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Family income is only one factor of financial security; the cost of basic expenses also matters. Housing is typically one of the largest expenses that families face. Low-income families, in particular, are unlikely to be able to meet all of their basic needs if housing consumes nearly one-third or more of their income.
This indicator is included in the KIDS COUNT Child Well-Being Index. Read the KIDS COUNT Data Book to learn more: http://datacenter.kidscount.org/publications.
The share of children living in households where more than 30 percent of the monthly income was spent on rent, mortgage payments, taxes, insurance, and/or related expenses.
The 30 percent threshold for housing costs is based on research on affordable housing by the U.S. Department of Housing and Urban development (HUD). According to HUD, households that must allocate more than 30 percent of their income to housing expenses are less likely to have enough resources for food, clothing, medical care or other needs.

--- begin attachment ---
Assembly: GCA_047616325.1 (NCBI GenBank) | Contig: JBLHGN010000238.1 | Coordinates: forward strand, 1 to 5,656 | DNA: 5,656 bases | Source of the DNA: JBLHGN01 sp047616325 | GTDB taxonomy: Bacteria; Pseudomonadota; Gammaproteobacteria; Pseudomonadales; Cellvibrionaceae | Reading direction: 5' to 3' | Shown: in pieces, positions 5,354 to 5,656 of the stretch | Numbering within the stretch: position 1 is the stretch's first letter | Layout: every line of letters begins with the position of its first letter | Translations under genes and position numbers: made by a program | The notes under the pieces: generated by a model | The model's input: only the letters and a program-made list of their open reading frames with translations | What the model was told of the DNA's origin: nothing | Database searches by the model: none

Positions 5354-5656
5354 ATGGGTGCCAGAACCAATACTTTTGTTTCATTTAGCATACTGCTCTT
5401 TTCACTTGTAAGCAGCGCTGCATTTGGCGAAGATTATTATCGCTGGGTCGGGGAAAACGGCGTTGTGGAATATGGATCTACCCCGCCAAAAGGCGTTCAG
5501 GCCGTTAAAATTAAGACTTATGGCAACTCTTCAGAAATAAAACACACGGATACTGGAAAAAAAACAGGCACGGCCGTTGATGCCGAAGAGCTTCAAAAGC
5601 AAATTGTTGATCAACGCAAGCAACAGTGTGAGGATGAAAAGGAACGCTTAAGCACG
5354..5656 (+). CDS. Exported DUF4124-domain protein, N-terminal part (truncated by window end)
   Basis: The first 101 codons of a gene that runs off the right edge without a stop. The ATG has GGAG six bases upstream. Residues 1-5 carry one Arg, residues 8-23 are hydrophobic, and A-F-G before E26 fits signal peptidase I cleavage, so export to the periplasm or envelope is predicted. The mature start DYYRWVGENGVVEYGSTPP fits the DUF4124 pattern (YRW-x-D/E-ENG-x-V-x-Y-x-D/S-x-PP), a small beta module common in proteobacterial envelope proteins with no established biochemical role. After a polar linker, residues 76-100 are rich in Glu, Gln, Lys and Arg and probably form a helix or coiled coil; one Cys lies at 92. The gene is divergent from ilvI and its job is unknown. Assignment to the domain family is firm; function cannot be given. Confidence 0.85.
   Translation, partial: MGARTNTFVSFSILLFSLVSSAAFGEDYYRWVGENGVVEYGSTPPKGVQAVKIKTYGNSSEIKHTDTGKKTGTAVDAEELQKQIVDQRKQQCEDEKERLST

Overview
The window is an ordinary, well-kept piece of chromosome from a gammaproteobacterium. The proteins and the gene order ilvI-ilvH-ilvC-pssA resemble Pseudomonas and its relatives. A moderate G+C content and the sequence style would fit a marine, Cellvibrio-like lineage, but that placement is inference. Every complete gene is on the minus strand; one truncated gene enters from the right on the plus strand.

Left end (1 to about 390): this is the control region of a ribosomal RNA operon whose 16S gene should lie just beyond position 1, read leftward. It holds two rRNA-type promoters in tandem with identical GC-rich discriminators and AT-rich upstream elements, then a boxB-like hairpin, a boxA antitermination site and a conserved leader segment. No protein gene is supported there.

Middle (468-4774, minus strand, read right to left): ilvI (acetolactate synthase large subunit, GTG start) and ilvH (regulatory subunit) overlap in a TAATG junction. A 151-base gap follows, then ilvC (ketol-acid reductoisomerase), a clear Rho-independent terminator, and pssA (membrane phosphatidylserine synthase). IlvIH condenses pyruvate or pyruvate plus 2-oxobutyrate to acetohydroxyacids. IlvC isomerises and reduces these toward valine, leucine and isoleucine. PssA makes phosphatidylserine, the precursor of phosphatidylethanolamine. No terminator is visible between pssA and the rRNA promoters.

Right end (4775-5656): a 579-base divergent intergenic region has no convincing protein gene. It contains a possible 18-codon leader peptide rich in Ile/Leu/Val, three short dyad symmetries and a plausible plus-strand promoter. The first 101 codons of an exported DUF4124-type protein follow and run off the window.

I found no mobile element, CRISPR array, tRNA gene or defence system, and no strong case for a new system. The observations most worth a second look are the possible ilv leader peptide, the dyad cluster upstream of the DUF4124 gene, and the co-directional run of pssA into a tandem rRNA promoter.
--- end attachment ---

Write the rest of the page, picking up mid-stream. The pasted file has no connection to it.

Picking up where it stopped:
Population Reference Bureau, analysis of data from the U.S. Census Bureau, 2005 through 2013 American Community Survey.
Beginning in January 2005, the U.S. Census Bureau expanded the ACS sample to 3 million households (full implementation), and in January 2006 the ACS included group quarters. The ACS, fully implemented, is designed to provide annually updated social, economic, and housing data for states and communities. (Such local-area data have traditionally been collected once every ten years in the long form of the decennial census.)
Updated February 2015.
S - Estimates suppressed when the confidence interval around the
percentage is greater than or equal to 10 percentage points.
N.A. – Data not available.
Data are provided for the 50 most populous cities according to the most recent Census counts. Cities for which data is collected may change over time.
A 90 percent confidence interval for each estimate can be found at
Children living in households with a high housing cost burden .